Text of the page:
A great way to start a discussion about a book is to list all the ways the main character nearly got killed, and this book has enough to sustain the discussion. It’s about a Mexican teenager’s attempts to enter the U.S. so he can work. The kids responded well, and analyzed each situation and the decisions the hero had to make. It was a very provocative discussion, especially since a couple of kids in the group have family members in Mexico. One understood the sentiments in the book but also wanted to tell the other kids that Mexico isn’t as bad as the book made it sound, which I thought was a fair critique. He still liked the book.

Memory Boy, by Will Weaver

It’s great to talk about a book that begins in your own neighborhood. Vaguely described as the western suburbs of Minneapolis, the kids could pretend it was their own home town. Like Under the Wire, this is a survival story, and it’s easy to talk about the dangers that a hero comes across and how he or she overcomes them. Also like Under the Wire, this has political subtext, but it’s trickier to unpack. It’s about an apocalyptic scenario and a family’s attempt to survive by fleeing to the Minnesota wilderness. We were able to talk about camping and the end of the world all in one book club session.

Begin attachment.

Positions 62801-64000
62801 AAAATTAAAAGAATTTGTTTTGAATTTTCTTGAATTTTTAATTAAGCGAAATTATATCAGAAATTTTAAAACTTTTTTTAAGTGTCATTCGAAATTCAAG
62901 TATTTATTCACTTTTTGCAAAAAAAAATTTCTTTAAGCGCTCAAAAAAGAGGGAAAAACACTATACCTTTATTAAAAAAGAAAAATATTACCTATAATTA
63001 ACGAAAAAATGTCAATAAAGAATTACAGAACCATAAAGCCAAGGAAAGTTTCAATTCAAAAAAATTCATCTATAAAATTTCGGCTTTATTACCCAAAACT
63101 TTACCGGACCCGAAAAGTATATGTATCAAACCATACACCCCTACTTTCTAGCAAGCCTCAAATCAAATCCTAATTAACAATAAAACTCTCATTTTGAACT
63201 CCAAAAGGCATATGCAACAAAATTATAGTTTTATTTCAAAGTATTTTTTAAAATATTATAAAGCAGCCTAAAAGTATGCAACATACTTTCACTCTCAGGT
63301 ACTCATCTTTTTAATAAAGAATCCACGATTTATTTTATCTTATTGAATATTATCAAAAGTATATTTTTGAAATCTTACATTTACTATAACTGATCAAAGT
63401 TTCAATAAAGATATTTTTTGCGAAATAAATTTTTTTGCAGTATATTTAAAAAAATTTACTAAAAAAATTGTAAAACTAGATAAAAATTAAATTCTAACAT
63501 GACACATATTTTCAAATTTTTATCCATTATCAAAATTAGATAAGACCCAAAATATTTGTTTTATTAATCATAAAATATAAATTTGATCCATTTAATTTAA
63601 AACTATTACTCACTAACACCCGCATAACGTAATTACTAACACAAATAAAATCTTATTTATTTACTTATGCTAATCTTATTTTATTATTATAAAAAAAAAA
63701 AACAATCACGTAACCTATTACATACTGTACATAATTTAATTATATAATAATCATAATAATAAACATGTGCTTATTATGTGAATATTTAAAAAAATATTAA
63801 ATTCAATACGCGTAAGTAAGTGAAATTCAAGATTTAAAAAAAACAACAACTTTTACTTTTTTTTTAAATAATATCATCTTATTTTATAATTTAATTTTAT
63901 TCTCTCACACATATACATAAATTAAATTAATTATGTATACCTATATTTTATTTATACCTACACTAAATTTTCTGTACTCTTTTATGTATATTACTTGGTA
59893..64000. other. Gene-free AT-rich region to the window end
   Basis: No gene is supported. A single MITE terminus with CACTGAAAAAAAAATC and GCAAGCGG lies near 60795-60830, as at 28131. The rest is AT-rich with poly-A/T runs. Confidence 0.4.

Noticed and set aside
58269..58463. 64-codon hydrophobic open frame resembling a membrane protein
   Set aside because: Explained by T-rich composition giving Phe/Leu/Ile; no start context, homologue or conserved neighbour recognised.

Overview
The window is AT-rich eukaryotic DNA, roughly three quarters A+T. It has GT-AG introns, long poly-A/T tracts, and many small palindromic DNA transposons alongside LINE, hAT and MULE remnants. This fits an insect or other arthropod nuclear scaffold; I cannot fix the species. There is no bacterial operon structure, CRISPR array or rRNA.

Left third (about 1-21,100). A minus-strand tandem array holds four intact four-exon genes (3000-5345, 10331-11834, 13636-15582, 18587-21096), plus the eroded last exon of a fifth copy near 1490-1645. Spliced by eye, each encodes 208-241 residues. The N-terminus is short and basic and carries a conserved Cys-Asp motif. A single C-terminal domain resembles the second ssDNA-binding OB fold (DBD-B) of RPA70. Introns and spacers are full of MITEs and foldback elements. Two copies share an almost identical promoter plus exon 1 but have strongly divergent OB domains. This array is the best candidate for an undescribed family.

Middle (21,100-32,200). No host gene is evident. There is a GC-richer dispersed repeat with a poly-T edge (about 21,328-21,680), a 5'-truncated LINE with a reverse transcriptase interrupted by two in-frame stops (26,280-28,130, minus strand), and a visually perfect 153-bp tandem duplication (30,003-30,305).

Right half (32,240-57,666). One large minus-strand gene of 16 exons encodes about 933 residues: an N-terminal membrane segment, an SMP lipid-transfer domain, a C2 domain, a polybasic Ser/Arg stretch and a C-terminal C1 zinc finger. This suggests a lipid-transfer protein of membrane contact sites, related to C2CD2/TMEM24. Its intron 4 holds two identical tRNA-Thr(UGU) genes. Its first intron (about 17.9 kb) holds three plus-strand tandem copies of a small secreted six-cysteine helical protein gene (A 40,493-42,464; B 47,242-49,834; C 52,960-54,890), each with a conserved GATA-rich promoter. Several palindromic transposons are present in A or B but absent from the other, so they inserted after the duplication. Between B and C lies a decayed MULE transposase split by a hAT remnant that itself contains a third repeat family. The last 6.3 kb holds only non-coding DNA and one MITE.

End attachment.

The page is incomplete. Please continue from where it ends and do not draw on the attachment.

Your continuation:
Kurtis Scaletta is the author of the middle-grade novels Mudville and Mamba Point, both published by Knopf Books for Young Readers. He offers free virtual visits to kids book clubs — see http://www.kurtisscaletta.com/visits for more information.

And the Winner of The Summer of Moonlight Secrets is . . .

Laura Shovan, come on down! You entered the book giveaway for The Summer of Moonlight Secrets, and the random number generator has selected you, yes you! to win this fabulous book.

The author would love to personalize her signature for you; please email dhaworthbooks at yahoo dot com and let Danette Haworth know to whom she should sign the book. Include your mailing address, and The Summer of Moonlight Secrets will be headed your way. Congratulations!

Stayed tuned, MG readers, because we have plenty of other giveaways coming up! Next week, Donna Gephart visits the blog and will give away a copy of her newest book, How to Survive Middle School. In July, we interview Kurtis Scaletta and give away his newest work, Mamba Point.